3. If you are building on Linux/*BSD/etc. or a Mozilla tier-3 system, make sure you have both make and a C compiler installed (either gcc or clang is acceptable, though you may need to symlink your clang to gcc depending on your system's configuration), and build Onyx with make -f Makefile.generic. Once this is done, copy the resulting onyx binary to your desired location. Copy EXAMPLE_onyx.json to onyx.json and change the path in that file to the location of your new onyx binary, then copy onyx.json to where the native manifest should be on your system. If you have MXE installed, you should also be able to build the Windows version (again, verify the path to your MXE binaries is correct) with make -f Makefile.mxe.

  4. Building on Windows itself is not yet supported, but should work with MinGW. If you devise a working Makefile for this environment, please file a pull request.

  5. To build the .xpi for Firefox, enter the ext directory and type make. The .xpi thus generated is unsigned. However, making and installing the .xpi is not necessary to test OverbiteNX (see step 3 above).

Theory of operation

OverbiteNX is intended to be highly modular, both for purposes of maintenance and as an educational example of using native messaging to get around WebExtensions' sometimes ridiculous limitations. The basic notion is shown graphically:

                  +------+
                  | Onyx |-----> Gopherspace
                  +------+
                      ^
native code           |
----------------------|-------------------------
add-on background     |
                      |       +---------+
                      |       |  Agate  |
                 +---------+  +---------+
     +---------->|  Topaz  |<----------+
     |           +---------+           |
     |                ^                |
     |                |                |
-----|----------------|----------------|--------
tabs |                |                |
 +--------+       +--------+      +--------+
 | Jasper |       | Jasper |      | Jasper | etc.
 +--------+       +--------+      +--------+

Onyx runs as a native application separately, though as a subprocess connected by pipes, of the browser. Within the browser, the OverbiteNX add-on has two background scripts, Topaz and Agate. Agate handles rewriting history and bookmarks to match the canonical URL (avoiding the user's bookmarks being polluted by moz-extension: URLs that may no longer be valid). Topaz acts as the gateway to Onyx, accepting and queueing requests from the Jasper client in each browser tab with a Gopher URL, and then passing the requests to Onyx and proxying the response back to the tab that made it. (This also includes some basic tab management, since knowing when a tab is closed or navigating away from a Gopher URL is necessary to properly maintain the work queue.)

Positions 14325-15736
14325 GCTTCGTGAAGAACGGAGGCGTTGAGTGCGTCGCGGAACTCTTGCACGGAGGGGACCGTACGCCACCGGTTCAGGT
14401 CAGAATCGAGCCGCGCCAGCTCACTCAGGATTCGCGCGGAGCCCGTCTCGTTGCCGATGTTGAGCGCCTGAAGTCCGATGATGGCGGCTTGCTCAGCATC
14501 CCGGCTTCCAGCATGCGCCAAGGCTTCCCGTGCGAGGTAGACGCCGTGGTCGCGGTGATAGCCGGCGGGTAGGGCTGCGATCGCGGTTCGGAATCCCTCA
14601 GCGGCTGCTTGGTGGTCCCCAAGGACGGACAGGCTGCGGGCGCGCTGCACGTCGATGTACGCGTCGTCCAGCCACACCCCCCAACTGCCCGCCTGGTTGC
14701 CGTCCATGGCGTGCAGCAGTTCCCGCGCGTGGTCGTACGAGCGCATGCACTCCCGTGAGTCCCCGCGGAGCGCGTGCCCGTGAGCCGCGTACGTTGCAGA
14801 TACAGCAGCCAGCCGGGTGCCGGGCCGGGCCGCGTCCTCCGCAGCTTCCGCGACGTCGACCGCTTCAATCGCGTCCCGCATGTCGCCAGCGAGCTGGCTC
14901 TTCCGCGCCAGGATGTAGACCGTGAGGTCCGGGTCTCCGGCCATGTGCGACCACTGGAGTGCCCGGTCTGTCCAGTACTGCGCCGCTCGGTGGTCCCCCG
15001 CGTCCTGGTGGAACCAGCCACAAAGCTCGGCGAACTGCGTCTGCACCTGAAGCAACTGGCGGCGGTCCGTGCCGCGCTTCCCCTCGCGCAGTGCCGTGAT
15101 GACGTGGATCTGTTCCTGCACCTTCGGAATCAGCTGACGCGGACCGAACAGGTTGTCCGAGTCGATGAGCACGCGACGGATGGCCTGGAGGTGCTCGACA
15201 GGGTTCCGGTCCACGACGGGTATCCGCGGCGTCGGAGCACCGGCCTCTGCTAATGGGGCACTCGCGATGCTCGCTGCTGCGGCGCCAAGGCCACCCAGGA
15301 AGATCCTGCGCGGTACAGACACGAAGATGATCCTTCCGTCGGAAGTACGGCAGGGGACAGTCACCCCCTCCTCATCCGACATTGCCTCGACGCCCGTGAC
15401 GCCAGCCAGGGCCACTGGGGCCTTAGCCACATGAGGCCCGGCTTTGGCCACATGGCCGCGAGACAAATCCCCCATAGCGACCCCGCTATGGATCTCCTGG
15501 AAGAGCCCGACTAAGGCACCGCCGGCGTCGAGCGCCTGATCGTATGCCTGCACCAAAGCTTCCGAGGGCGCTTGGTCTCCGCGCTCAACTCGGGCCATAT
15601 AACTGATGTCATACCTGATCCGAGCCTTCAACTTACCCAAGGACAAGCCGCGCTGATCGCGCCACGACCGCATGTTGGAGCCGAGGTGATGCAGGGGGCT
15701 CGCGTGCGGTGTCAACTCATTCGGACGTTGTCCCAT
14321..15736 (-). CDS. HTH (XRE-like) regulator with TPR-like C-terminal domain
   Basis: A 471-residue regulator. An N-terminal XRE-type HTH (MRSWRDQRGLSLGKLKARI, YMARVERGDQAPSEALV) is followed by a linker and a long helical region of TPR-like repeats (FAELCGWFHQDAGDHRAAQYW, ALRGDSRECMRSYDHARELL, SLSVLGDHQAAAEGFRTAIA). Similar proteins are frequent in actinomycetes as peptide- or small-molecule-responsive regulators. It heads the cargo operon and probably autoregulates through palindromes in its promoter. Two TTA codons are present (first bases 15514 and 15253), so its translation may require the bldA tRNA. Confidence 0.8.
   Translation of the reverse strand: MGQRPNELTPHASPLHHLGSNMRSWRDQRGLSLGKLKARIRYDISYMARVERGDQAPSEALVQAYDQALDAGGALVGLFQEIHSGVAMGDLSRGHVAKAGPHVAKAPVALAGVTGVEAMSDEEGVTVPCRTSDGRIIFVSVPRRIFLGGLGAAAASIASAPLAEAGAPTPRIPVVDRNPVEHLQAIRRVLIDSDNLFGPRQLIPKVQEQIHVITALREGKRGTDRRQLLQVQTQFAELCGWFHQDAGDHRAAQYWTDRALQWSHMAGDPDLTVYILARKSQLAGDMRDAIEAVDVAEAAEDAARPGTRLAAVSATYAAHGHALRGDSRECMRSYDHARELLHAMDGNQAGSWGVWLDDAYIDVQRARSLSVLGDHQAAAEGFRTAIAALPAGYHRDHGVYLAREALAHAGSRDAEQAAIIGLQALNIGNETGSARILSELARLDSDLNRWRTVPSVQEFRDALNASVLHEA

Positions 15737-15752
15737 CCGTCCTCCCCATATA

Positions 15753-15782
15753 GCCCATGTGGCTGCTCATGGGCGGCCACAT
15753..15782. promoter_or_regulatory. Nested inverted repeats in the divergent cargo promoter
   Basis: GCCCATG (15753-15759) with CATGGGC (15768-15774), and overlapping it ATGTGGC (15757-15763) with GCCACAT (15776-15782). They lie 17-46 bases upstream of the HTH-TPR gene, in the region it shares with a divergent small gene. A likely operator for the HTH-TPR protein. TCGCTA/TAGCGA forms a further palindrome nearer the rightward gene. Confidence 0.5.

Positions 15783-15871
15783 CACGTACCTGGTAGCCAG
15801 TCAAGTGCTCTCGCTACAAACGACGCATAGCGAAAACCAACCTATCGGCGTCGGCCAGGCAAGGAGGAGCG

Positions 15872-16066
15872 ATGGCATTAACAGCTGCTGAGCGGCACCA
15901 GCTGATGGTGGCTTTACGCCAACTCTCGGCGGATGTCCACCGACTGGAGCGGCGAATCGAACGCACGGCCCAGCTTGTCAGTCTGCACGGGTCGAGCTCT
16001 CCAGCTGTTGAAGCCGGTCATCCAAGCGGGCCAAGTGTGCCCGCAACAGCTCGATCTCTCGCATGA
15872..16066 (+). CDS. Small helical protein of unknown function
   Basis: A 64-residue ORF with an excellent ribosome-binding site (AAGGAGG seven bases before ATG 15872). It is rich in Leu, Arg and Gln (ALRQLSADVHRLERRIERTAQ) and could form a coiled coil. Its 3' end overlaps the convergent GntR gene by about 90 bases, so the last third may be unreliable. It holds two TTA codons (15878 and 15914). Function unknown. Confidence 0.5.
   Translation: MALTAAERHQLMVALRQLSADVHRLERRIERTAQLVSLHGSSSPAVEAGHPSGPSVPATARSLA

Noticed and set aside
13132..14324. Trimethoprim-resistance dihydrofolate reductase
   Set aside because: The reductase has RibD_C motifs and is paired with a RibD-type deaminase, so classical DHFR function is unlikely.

The Jasper front-end functions essentially as a local AJAX web application. Once OverbiteNX's dispatch scaffold page is loaded into a tab by the browser's protocol handler, as far as the browser is concerned, the page is considered "loaded." However, the page then loads Jasper. The new instance of Jasper takes the encoded URL and makes it into a request to Topaz. Topaz queues the request, and when Onyx is idle, sends it to Onyx. Onyx makes the connection and returns data to the requesting instance of Jasper via Topaz, which is then used to asynchronously display the resource. This is very different than OverbiteFF, which implemented a low-level network channel, enabling it to be a "first-class protocol" in the browser. Because of this difference, Jasper implements its own progress bar and other UI elements (though Topaz provides the stop button as a page action because this also manipulates the work queue), since the browser is otherwise unaware of what is actually occurring. This difference also explains the basis of some particular limitations with OverbiteNX.

Implementation notes

Onyx is written in C. Although C is not a safe language (please, Rusties, don't send me E-mail, I don't want to hear it), it is the most portable option right now and allows Onyx to be built with a minimal toolchain. Onyx also has no dependencies on any external libraries, and to further reduce its attack surface is written to do only the bare minimum amount of work necessary to connect to and pass data from a remote gopher site, shunting the remainder off to Topaz, Agate and Jasper.